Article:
Americans: Don't order the Americano

In Italy, the coffee tradition is as old as the statues


Ben Hitchcock is a Life Columnist for The Cavalier Daily. 

Ben Hitchcock | Cavalier Daily

The ancient crest of the town of Siena, Italy, is enthralling for its simplicity — a simple outline of a shield, the top half white, the bottom half black. 

According to legend, the origin of the crest harkens back to the epic founding of Rome in around 750 B.C. Rome was founded by two demigod brothers — Romulus and Remus, sons of Mars, the ancient God of War. Mars abandoned the boys, and they were subsequently raised and nursed by a mythical she-wolf instead of a human mother. 

Perhaps predictably, given their unconventional home life, the brothers were rather aggressive characters — eventually, Romulus killed Remus in a dispute about where their great city should stand. Remus, despite his early end, left behind two sons named Senius and Aschius. When their father was killed, Senius and Aschius fled south, one riding a black horse, the other riding a white horse. Eventually, they arrived in Tuscany and established Siena, and the crest was fashioned to commemorate the horses they rode on their journey.

To me, the crest looks suspiciously like a tiny porcelain espresso cup filled up halfway with black coffee. 

I’m three weeks into a semester abroad here in Italy, and from what I’ve seen so far, a cup of espresso would be an entirely appropriate coat of arms. The country’s coffee tradition dates back centuries, when traders first brought it over from northern Africa. Despite its instant popularity, many in the Church felt the drink was impure and sinful due to its Arabic origins. When clergymen urged Pope Clement VIII to ban the devilish drink, the Pope insisted on trying it first. Legend has it he took one sip, turned to his advisors, and said something along the lines of “My guy, have you actually tried this s—t?” and thus began Italy’s great coffee tradition.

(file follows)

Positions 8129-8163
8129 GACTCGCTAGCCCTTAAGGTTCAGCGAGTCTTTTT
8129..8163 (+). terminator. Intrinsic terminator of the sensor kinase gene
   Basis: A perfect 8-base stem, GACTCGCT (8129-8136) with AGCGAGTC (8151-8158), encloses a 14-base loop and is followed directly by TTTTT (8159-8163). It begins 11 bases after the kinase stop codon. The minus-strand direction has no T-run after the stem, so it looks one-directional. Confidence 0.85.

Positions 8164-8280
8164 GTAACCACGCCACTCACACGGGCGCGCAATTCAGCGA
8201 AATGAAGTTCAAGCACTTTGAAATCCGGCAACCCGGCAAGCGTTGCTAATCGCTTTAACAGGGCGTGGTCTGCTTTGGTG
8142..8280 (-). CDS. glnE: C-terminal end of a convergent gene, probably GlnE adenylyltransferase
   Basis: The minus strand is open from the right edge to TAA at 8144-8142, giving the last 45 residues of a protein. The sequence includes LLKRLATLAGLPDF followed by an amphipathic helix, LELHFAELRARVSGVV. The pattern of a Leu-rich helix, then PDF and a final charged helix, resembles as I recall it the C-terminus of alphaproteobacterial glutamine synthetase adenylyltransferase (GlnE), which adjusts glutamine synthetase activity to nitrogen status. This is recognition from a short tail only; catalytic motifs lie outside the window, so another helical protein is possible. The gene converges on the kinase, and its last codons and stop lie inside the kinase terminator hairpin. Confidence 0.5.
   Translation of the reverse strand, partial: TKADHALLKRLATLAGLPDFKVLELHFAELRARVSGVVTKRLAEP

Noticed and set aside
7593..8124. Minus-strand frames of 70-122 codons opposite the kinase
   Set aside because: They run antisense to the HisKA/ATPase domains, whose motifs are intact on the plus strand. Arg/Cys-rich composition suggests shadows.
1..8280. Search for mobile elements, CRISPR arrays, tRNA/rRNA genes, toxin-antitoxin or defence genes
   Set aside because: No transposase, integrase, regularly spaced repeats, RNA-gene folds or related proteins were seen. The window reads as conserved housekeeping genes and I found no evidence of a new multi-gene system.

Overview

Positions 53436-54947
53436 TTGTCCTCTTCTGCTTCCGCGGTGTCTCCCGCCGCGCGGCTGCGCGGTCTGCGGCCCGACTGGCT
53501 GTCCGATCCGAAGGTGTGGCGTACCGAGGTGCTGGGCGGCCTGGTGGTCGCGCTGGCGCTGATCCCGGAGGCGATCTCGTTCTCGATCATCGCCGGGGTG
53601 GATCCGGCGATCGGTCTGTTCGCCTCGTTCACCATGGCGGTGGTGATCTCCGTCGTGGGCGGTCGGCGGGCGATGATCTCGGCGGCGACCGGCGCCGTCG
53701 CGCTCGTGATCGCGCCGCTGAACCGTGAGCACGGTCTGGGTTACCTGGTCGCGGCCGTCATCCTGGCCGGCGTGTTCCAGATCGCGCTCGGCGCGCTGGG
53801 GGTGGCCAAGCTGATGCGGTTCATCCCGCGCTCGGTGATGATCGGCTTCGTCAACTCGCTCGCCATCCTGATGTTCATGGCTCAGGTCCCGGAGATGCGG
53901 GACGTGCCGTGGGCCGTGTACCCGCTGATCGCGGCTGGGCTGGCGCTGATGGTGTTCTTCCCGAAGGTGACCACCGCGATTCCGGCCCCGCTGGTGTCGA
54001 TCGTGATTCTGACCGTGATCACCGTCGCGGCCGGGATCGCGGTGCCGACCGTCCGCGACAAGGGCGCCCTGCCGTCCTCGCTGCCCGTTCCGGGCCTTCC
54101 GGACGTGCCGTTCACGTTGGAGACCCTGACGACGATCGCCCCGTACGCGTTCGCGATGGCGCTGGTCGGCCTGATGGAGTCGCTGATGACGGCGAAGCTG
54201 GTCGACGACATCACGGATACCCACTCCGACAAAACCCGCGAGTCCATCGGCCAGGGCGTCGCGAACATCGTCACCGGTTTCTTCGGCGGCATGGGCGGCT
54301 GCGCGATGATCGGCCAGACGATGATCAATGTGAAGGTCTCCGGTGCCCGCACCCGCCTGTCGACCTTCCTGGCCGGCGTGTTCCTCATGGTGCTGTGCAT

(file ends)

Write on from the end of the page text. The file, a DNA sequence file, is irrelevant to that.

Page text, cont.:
I love coffee. I take great pleasure in parking myself in a cafe for hours at a time, slowly working my way through a gallon or two. This is part of the reason why I chose to study abroad in Italy. I dreamt of lollygagging in the beautiful cafes of Siena, soaking in the history and the architecture while I leisurely enjoyed an endless stream of drinks.

In Italy, however, this is not generally how it’s done. Here, ordering un caffè does not yield a 20-ounce jug of Pike Place but rather a two- or three-ounce shot of espresso in a tiny little teacup. Asking for an espresso is redundant, because all coffee is espresso — roughly equivalent to asking for “french fries made of potatoes” or “a Gus Burger that I will regret.” 

If you want something similar to the coffee we have in the U.S., you can order an “americano” — but, in a masterstroke of subtle condescension, you will receive quite literally just a watered-down espresso. Needless to say, ordering a low-fat-skim-caramel-hot-yoga-Juice-Laundry latte is grounds for deportation. You don’t take your coffee to a table, but rather slurp it down in a few gulps while standing at the bar. Then you come back in two hours, then again two hours later, then again. If your eye ever stops twitching, you aren’t doing it right. 

The coffee bar closest to my apartment is frequented by all sorts. There are old, rotund, leathery gentlemen — the last remaining wisps of their white hair slicked down the back half of their heads, briefcases in hand, two shirt buttons undone. There are younger men — lithe and animated, speaking quickly about the local soccer team, three shirt buttons undone. There are kids and grandmothers and glamorous women with their shopping bags hanging on their arms. All are equally comfortable sliding a coin across the bar and quaffing a few tiny sips of espresso. It’s in their blood — a ritual as serious and ancient as the city’s medieval streets. 

Siena’s population today is 50,000, roughly the same as it was in 1345. The walls still enclose a tightly packed, intimate warren of cobblestone streets. The windows have looked down at the same cafes for 700 years. The coat of arms is emblazoned on many walls in slightly chipped paint and the stones on the streets are worn by centuries of feet. Statues of saints and popes and she-wolves and demigods dot every square. Every espresso machine gleams an immaculately polished silver. This is an old city, full of traditions and legends. The only way to learn them all is to stay caffeinated.

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